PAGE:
Feathers

  • News HeadlinesMarriage feathers of woodcocks were the brightest in nature

    Marriage feathers of woodcocks were the brightest in nature

    (ORDO NEWS) — Small and inconspicuous woodcock forest birds hide several white and incredibly bright feathers in their tails. They reflect up to 55 percent of the incident rays, so that males caring for females remain clearly visible even in the weakest light. Woodcocks ( Scolopax rusticola ) inhabit temperate forests throughout Eurasia. The variegated plumage makes them invisible in the tree crown, hiding these small birds from predators. In the…

  • News HeadlinesBird feathers can help fight icing 1

    Bird feathers can help fight icing

    (ORDO NEWS) — For a long time, people could not understand how penguins contrive not to be covered with ice, swimming in Antarctic waters and in contact with frosty air. Now scientists have figured it out, and the new discovery will help develop anti-icing materials to protect power lines and windmill blades. Under the weight of freezing ice, power lines break every year, leaving thousands of people without light and…

  • News Headlinesbright feathers of pterosaurs emperors indicated the complexity of their behavior 1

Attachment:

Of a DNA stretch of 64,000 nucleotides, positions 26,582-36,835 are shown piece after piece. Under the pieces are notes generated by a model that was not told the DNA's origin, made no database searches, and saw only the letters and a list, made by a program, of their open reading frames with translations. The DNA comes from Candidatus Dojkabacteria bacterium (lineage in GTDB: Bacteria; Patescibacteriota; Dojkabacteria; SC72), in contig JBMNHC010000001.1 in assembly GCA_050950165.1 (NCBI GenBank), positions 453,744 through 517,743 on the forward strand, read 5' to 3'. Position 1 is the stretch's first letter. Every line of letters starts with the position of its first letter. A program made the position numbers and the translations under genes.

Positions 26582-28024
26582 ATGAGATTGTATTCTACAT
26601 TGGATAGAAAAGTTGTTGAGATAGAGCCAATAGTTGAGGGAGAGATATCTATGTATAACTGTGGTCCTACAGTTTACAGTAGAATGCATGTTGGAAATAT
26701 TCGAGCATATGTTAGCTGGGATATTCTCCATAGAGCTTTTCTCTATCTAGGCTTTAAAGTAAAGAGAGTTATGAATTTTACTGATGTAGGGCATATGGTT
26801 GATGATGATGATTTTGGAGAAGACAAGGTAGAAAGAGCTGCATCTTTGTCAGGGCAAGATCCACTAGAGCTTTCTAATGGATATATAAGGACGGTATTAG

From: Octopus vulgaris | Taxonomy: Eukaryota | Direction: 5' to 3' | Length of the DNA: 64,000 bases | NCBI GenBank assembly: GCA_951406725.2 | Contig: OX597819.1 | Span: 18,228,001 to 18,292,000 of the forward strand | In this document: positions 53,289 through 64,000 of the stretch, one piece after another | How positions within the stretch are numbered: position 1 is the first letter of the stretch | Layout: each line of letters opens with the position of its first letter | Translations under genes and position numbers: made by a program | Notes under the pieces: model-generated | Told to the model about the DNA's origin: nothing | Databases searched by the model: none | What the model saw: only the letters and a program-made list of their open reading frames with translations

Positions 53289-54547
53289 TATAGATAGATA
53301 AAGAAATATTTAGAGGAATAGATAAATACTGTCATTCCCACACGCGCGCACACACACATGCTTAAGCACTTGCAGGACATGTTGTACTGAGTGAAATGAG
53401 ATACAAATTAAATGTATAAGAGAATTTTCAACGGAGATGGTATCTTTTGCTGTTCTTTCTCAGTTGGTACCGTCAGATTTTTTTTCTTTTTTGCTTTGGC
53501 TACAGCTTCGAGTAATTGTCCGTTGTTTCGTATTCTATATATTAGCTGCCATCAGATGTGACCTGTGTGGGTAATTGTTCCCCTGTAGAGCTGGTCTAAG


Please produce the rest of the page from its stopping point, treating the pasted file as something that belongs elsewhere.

Bright feathers of pterosaurs-emperors indicated the complexity of their behavior

    (ORDO NEWS) — The crest of a South American pterosaur that lived in the Cretaceous period was decorated with bright feathers, very similar to dinosaur feathers. Apparently, their ancient common ancestor still had such – and since that time, the animals of these groups have been distinguished by complex behavior. Tupandactyl emperor in flight. Modern large birds of similar wingspan have a smaller body length. How pterosaurs managed to fly…

  • News HeadlinesHollow Melanosomes From A 130 Million Year Old Fossil Suggest Earliest Appearance Of Brilliant Iridescent Colour In Bird Feathers

    Hollow Melanosomes From A 130 Million-Year-Old Fossil Suggest Earliest Appearance Of Brilliant Iridescent Colour In Bird Feathers

    (ORDO NEWS) — SEM and TEM observations of the feathers on an Early Cretaceous basal bird Eoconfuciusornis, from 130-million-year old lake deposits in Fengning, Hebei Province in northern China, present the earliest record of hollow melanosomes from feathers. They are preserved as rods with air holes and roughly circular in cross section. “I am very surprised by this observation, if proven true, it would be a really exciting discovery”, says…